Tiny transistors sniff chemicals

February 23/March 2, 2005

One reason many teams of researchers are working to make electrical components from organic, or carbon-based, materials is these materials are inexpensive to manufacture.

Researchers from the University of Texas at Austin have found that the chemical sensing abilities of infinitesimally small transistors made from thin films of the organic crystal pentacene are quite different from those of larger transistors made from the same materials.

Electrical current flows from the source electrode of a transistor through its channel to the drain electrode. A transistor can be used as a sensor because the electrical flow can be affected by different conditions, including chemicals bonding to the semiconductor channel.

Nanoscale transistors make for more sensitive sensors than larger transistors because a change in electrical response that is due to the presence of a few molecules of a target substances is large enough to be detectable.

The researchers tested transistors that contained channel lengths ranging from 20 to 36,000 nanometers. A nanometer is one millionth of a millimeter.

The researchers found that the direction and amplitude, or strength, of sensing responses correlate to the length of the transistor channel and grain size of the pentacene crystals that make up the thin film.

Sensors made from the thin-film transistors have the potential to be very inexpensive. They could be manufactured using ink-jet printers.

The researchers are working on better understanding the interaction between various substances and the organic semiconductor layer, finding optimal semiconductor layers for various substances, and improving the durability of the organic semiconductor.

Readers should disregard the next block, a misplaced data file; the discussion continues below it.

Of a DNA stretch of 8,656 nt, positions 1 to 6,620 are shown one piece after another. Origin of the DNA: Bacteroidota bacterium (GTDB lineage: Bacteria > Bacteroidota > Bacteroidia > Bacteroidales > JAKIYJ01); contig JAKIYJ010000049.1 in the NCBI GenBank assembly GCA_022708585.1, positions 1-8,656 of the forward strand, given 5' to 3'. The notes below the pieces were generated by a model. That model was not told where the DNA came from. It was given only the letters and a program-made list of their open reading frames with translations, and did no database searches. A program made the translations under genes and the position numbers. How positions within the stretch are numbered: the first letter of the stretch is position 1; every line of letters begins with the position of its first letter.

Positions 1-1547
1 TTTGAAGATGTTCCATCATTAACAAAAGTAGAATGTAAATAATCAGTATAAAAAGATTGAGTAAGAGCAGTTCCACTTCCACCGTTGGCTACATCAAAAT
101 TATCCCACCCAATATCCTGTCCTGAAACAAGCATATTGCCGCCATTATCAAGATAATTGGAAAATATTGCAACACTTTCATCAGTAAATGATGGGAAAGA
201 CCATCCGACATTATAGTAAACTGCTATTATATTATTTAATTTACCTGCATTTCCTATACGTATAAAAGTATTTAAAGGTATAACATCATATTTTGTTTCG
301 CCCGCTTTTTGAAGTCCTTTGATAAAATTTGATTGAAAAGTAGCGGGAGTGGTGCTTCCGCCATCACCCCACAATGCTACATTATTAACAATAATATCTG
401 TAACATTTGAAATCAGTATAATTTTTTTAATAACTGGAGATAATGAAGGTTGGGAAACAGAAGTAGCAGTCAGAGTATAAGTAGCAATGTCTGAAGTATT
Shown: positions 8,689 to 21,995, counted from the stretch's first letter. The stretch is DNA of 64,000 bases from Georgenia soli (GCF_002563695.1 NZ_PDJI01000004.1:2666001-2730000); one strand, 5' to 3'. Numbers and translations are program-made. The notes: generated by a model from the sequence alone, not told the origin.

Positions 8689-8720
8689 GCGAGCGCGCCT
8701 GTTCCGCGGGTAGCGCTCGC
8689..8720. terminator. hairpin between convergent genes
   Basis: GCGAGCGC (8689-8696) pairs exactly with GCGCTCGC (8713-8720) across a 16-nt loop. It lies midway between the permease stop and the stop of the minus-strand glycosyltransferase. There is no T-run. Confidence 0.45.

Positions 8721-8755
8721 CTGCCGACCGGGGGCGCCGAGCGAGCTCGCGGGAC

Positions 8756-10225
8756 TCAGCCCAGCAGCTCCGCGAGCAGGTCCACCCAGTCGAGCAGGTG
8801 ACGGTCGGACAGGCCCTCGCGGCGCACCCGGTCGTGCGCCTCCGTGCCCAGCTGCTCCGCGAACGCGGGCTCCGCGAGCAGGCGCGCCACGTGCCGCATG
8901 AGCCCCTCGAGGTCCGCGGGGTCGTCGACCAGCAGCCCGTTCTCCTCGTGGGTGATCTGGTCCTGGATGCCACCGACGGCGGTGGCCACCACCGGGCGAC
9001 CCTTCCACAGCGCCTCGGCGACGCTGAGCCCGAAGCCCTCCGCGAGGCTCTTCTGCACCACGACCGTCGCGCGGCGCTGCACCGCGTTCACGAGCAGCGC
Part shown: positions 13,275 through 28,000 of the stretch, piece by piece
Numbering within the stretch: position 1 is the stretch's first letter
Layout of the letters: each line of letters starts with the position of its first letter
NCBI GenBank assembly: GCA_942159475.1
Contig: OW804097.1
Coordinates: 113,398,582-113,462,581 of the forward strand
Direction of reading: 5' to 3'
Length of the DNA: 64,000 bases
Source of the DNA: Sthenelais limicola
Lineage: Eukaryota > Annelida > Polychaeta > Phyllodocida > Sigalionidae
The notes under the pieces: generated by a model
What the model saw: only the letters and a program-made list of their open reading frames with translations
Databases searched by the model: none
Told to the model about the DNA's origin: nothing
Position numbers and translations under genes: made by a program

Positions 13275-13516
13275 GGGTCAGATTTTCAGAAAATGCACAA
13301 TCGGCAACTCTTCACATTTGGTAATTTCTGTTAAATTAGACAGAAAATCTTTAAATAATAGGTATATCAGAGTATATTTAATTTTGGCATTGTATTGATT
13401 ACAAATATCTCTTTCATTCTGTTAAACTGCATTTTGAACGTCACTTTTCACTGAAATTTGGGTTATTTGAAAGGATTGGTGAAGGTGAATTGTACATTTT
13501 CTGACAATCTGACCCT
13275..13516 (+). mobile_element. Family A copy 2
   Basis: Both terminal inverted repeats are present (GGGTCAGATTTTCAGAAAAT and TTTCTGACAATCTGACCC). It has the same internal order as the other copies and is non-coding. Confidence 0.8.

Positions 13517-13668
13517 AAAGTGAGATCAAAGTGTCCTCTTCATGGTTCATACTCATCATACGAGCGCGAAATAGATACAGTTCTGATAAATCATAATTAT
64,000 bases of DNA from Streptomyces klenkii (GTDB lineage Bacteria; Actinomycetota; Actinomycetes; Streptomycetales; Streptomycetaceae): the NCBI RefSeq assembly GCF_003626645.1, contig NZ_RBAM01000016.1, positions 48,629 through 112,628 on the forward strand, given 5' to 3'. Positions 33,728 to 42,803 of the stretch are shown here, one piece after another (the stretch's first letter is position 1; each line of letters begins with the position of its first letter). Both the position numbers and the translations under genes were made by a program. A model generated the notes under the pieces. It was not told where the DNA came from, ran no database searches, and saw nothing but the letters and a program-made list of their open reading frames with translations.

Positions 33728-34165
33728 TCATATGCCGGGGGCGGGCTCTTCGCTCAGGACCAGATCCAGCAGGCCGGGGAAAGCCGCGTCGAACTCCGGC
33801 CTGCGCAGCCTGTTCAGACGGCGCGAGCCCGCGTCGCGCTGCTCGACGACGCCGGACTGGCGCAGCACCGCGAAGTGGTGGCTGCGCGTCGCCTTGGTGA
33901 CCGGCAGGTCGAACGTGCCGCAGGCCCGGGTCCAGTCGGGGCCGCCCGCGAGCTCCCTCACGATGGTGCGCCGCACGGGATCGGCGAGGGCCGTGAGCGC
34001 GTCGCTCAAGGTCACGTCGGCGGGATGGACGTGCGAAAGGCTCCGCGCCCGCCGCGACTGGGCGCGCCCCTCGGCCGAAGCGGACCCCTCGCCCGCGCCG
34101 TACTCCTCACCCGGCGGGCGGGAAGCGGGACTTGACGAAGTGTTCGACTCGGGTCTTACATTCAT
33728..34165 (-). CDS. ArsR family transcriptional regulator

Such nanoscale sensors could be used practically within five years, according to the researchers.

The work appeared in the December 27, 2004 issue of Applied Physics Letters.

Page One

Humanoid robots walk naturally

Software gives descriptive directions

Springs simplify micromirror arrays

Impact Assessment:
Roadside Eye Catchers

Process yields semiconductor foam
Rod arrays focus sound
Metal atoms make silicon magnetic
Speech software makes concept maps
Tiny transistors sniff chemicals
Plastic changes color in heat
Light writes data in electrons

Research Watch blog

View from the High Ground Q&A
How It Works

RSS Feeds:
News  | Blog

Ad links:
Buy an ad link


Ad links: Clear History

Buy an ad link

Home     Archive     Resources    Feeds     Glossary
TRN Finder     Research Dir.    Events Dir.      Researchers     Bookshelf
   Contribute      Under Development     T-shirts etc.     Classifieds

© Copyright Technology Research News, LLC 2000-2010. All rights reserved.